Nichols K. Front Matter Pages i-xiv. Allan F. Nichols, K. Ullas Karanth. Pages A History of Camera Trapping. Don E. Swann, Kae Kawanishi, Jonathan Palmer. Science, Conservation, and Camera Traps. Crowther's original version contains no vocabulary words to represent commands for saving a game, reporting the score, or taking inventory of possessions; all these elements were added by Woods.
Since the last prop in this list is , the numbering suggests Crowther added the bottle at a late stage in the game's development. This short table 24 items includes descriptions of game states that represent lasting changes to the environment. For example, if the player drops the keys in a room, then every time the player returns to the room, a message will indicate the presence of the keys.
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Some of these table entries describe obstacles, and others describe room features. Exclamation points emphasize the importance of valuable items, threats, and unexpected consequences. The numbering here is not sequential, because the hundreds digit is used to indicate an alternate state — e. Table 6 [Hints and Events] The final table in the data file, lines long, contains 80 numbered groups of lines that offer hints and descriptions of one-time game events rather than enduring state changes, such as Table 5 contains.
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Crowther's prose was lean and condensed, as we see in item 3. The compressed structure leads to an amusing ambiguity, suggesting that the axe not only missed, but also cursed and ran away. Notes on the Woods Expansion Woods carried that forward, but without the feel for being in an actual cave, and with a need to limit the use of the machine to off hours. Crowther supplied the original text-parser and established the basic principles of gameplay, leaving Woods free to concentrate on expansion, creative variation, and real-world resource management such as a system for resuming a suspended game and a password-protected method of restricting access to the game during working hours.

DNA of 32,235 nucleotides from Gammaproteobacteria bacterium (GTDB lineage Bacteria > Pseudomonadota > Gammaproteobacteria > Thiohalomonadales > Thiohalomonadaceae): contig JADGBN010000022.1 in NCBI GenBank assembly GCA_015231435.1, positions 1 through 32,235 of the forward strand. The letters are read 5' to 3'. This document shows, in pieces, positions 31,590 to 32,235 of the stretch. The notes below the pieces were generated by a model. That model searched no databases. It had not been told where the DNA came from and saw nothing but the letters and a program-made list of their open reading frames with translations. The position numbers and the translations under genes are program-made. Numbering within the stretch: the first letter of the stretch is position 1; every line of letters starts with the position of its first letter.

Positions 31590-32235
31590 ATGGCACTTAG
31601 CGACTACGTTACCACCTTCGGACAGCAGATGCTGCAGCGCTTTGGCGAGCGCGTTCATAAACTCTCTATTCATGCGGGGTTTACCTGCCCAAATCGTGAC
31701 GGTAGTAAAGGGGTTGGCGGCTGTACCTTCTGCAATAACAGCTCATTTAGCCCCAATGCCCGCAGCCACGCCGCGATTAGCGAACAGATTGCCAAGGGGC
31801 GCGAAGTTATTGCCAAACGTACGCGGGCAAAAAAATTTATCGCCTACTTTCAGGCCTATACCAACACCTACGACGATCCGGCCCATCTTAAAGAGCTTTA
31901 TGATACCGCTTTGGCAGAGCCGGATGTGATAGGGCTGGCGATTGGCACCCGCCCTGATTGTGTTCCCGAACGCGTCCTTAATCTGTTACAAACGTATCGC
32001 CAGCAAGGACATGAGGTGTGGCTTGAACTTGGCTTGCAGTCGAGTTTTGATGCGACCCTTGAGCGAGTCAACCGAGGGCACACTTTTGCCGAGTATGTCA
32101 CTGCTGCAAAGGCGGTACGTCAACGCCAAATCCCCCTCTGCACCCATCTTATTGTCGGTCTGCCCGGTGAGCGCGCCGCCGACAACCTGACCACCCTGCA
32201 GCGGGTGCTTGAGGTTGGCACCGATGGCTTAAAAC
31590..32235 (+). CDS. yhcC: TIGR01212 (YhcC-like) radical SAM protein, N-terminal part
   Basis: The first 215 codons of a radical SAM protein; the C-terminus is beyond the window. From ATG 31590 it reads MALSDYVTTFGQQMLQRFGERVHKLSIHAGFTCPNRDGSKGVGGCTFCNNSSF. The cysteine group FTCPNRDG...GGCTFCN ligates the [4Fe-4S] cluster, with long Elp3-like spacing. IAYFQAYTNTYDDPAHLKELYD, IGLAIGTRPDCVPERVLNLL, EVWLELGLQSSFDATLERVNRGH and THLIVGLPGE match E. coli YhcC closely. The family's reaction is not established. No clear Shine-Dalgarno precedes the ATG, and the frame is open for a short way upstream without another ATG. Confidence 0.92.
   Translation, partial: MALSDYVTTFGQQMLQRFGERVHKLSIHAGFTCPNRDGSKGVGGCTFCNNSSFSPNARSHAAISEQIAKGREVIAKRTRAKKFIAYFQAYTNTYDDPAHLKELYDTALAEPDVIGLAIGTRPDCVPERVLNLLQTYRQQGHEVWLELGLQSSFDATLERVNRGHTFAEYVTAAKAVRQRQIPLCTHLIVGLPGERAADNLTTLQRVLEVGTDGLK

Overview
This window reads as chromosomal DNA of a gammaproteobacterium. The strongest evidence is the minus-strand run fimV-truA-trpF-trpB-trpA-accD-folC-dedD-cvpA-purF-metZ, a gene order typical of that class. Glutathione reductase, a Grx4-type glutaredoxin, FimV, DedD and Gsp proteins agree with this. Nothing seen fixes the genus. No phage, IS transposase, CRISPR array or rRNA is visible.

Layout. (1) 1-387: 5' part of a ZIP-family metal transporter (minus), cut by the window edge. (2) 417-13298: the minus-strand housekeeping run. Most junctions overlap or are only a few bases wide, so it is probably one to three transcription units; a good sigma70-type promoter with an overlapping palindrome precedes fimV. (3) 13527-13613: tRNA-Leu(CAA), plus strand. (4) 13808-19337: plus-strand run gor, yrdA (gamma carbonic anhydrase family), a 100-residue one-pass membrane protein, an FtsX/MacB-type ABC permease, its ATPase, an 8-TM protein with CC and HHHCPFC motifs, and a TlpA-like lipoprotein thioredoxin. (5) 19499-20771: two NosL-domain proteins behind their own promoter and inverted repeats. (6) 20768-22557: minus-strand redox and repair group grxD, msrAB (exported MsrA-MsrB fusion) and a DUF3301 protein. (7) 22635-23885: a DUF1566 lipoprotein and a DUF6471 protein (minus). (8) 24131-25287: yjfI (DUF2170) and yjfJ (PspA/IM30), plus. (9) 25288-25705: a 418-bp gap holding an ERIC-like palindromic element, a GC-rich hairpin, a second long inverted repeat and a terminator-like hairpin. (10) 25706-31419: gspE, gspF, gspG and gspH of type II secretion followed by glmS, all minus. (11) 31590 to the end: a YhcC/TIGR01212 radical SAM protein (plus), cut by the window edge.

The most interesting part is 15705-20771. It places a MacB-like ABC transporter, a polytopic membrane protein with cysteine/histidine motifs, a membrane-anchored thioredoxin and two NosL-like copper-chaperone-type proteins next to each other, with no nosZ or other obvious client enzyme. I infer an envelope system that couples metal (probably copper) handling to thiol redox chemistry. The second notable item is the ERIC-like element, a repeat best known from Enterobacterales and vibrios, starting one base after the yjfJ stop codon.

Woods retained the general structure of the code when he expanded the game, typically adding on to the end of the existing tables, and squeezing creative variations out of his own imagination and out of possibilities he found in Crowther's original material. While Crowther's bottle of water can only be emptied, Woods adds complexity by making it refillable and capable of carrying water or oil. Woods also supplied puzzles for Crowther's consumable items the food and the water.
In a variation on the crystal bridge that can appear, Woods adds a bridge that can collapse. Where Crowther was an efficient minimalist, Woods was comparatively lavish with scenery. Crowther did not create corpse objects for vanquished opponents; once defeated, the snake and the dwarves simply vanish. Woods, on the other hand, implements separate functional and destroyed objects for the dragon, the bear, and the troll bridge. He also created a plant that exists in three states — thirsty and small, thirsty and large, and sated and climbable. Because Woods added objects with complex behavior, his code had to deal with an even greater number of potential events.
For example, what happens when a wandering dwarf encounters the bear or the dragon? Woods edited for standard usage, and occasionally for clarity.
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Crowther, Woods retained the purely aesthetic portion of Crowther's instructions offering a motivation for the player's actions and introducing the fantasy element , but added details pertaining to the text parser, session mechanics, and authorship. When Nelson analyzes the tension between Crowther's austere fantasy vision and the often comical set pieces supplied by Woods, he finds the stylistic conflict an agreeable part of the game's charm. Notable tension is evident in changes to the cave environment that occur in the Woods expansion, such as 1 the underground volcano, 2 the battery-dispensing vending machine, and 3 announcements from a public address system warning that the cave is closing.
Lacking firsthand experience of caves, Woods had to rely upon his own imagination.